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April 24, 2012 / compassioninpolitics

The Classics Explain the World: Aristotle, Plato, and all the Jazz

Debaters are typically fed only 2 or 3 connections to these authors….but I think the depth and impact is far greater.

Aristotle’s Categories is both topicality (and some aspects of the critique–ie meaning)

Plato’s Allegory of the Cave is mostly critiques (at least the post-modern ones….it also explains the divide between materialists & non-materialists–aka idealists & probably even the post-postivists)

The theory of forms might also be a way to think about the way we assemble successful and unsuccessful arguments. The patterns & schemas.
I’m not sure how reading it informs these–except to say that its constantly improving (assuming a kaizen like approach of debaters to getting better).
* To be fair….argumentation textbooks may be one of the better places to think about this….as well as outlines on the Wiki & camp cases in which arguments are assembled. Also American Rhetoric’s speech database can also be a place to look at political argument (even if simiplified in some sense)–the Congressional Record of course is packed with arguments good, ok, and bad (or at least deficient)

Aristotle’s 13 fallacies are the beginning of logic and argument in some sense (although I’m sure it has a legacy before that–for instance in Socrates and before)
* I think these are limited in their application–but an interesting place to start.

Aristotle’s rhetoric explains persuasion & much of the political communication and advertising landscape that fills our airways.
[argumentative topoi discussed therein is probably an equally important discussion of patterns in argument]
Rhetoric also includes a discussion of “the good” and vice and virtue.

Here’s a version of Rhetoric on the Rhetoric Eserver: http://rhetoric.eser…e/oneindex.html

Plato’s Gorgias & Phaedrus also deal with the issue of rhetoric. (The Republic is also potentially helpful in deducing the role of ethics in public policy–even if it takes a slightly elitist bent–although I think it can be spun today as more just a syncing of natural ability with function. We have a duty to do what we are good at. Smart and thinking people should rule.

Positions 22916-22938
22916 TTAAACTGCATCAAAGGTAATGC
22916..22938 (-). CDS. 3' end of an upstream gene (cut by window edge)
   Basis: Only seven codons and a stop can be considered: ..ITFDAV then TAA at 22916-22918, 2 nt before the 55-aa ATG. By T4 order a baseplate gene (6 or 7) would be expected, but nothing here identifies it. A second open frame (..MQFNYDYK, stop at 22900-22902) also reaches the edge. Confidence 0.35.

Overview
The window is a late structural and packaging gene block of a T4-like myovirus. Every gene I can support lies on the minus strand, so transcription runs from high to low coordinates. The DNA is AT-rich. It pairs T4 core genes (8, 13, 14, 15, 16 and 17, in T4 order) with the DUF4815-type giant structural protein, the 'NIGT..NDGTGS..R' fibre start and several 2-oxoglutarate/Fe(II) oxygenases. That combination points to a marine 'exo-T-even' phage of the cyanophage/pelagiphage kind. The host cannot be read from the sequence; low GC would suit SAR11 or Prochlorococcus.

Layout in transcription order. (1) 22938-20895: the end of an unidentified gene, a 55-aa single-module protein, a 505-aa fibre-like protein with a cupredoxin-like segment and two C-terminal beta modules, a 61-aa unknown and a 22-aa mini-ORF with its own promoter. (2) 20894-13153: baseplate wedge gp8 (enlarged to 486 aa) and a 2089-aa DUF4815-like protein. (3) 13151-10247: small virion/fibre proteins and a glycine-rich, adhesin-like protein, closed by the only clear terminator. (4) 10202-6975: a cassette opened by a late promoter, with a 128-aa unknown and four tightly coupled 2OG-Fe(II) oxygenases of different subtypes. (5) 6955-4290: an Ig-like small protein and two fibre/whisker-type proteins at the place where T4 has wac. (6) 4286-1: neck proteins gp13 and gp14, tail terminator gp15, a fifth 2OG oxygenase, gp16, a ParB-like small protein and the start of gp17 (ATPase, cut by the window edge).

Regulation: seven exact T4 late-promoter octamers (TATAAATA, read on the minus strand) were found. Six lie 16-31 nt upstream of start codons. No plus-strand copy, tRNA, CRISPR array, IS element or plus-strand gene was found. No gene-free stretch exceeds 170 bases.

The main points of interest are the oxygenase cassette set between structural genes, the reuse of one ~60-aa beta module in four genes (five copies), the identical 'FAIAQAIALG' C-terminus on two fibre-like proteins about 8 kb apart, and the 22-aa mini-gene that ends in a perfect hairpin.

Aristotle’s Poetics is about story & drama. Politics very much is about this. (there are probabaly more modern developments of this literature in today’s storytelling literature–so not the best investment of your time).

Certainly reading the classics also gives you a potentially better approach to thinking about the nature of argument–the ways in which argumentative forms fit together….and what counts as “proof” and “argument.”

Even ethics in some ways is returning to Aristotle in terms of virtue ethics.

I’ve pretty much only read summaries of some of the above…….
Any suggestions on the specific books to read with regard to Aristotle or the classics?
(ie the versions or publication houses or editors or compilations or critical essays/articles).
You can also suggest articles by themselves….or authors to explain Aristotle’s approach to any of the above)

The Classics Archieve at MIT:….owse/index.html (although you will probably want to specifically search for the Aristotle and Plato stuff by name & author perhaps via Google or MIT’s search function)

For instance–this looks interesting:
Allen, James. 2007. “Aristotle on the Disciplihnes of Argument: Rhetoric, Dialectic, Analytic” In Rhetorica 25: 87–108.
Madden, Edward H. 1952. “The Enthymeme. Crossroads of Logic, Rhetoric and Metaphysics.” In Philosophical Review 61: 368–376.

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